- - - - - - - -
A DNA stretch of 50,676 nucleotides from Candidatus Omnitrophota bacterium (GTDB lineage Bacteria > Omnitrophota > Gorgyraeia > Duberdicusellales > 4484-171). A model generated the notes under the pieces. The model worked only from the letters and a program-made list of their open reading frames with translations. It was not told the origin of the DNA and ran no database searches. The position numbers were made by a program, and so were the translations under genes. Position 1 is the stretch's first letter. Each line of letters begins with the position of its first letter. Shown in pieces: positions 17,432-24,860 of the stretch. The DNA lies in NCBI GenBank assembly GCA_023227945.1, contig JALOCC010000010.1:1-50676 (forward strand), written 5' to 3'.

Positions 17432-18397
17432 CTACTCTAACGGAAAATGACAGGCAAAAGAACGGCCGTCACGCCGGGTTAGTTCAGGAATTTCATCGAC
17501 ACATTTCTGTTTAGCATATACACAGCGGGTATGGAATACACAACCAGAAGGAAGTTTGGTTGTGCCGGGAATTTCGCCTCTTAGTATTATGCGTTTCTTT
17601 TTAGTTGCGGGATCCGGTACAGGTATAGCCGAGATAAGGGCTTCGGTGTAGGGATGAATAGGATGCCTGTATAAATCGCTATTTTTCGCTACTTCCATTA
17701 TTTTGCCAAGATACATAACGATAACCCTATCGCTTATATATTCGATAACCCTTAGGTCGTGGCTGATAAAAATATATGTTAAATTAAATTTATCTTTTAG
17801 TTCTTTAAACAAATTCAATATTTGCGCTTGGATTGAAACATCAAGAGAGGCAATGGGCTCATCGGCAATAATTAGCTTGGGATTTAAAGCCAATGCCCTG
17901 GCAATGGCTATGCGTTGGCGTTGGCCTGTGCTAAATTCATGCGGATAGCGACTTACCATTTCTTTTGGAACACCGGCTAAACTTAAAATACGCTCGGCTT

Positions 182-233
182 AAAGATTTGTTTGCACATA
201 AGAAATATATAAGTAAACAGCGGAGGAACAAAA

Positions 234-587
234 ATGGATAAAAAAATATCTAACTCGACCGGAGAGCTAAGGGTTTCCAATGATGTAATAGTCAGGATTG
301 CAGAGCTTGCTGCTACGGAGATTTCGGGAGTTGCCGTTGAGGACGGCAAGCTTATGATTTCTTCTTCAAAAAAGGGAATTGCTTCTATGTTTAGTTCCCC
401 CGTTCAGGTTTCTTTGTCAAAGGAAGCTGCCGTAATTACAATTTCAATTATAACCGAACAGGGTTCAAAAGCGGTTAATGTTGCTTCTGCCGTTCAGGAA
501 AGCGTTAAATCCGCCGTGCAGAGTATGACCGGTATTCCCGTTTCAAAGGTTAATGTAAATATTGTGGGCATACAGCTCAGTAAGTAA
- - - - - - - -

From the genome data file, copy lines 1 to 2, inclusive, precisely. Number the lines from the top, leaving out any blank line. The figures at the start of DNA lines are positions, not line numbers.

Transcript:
A DNA stretch of 50,676 nucleotides from Candidatus Omnitrophota bacterium (GTDB lineage Bacteria > Omnitrophota > Gorgyraeia > Duberdicusellales > 4484-171). A model generated the notes under the pieces. The model worked only from the letters and a program-made list of their open reading frames with translations. It was not told the origin of the DNA and ran no database searches. The position numbers were made by a program, and so were the translations under genes. Position 1 is the stretch's first letter. Each line of letters begins with the position of its first letter. Shown in pieces: positions 17,432-24,860 of the stretch. The DNA lies in NCBI GenBank assembly GCA_023227945.1, contig JALOCC010000010.1:1-50676 (forward strand), written 5' to 3'.

Positions 17432-18397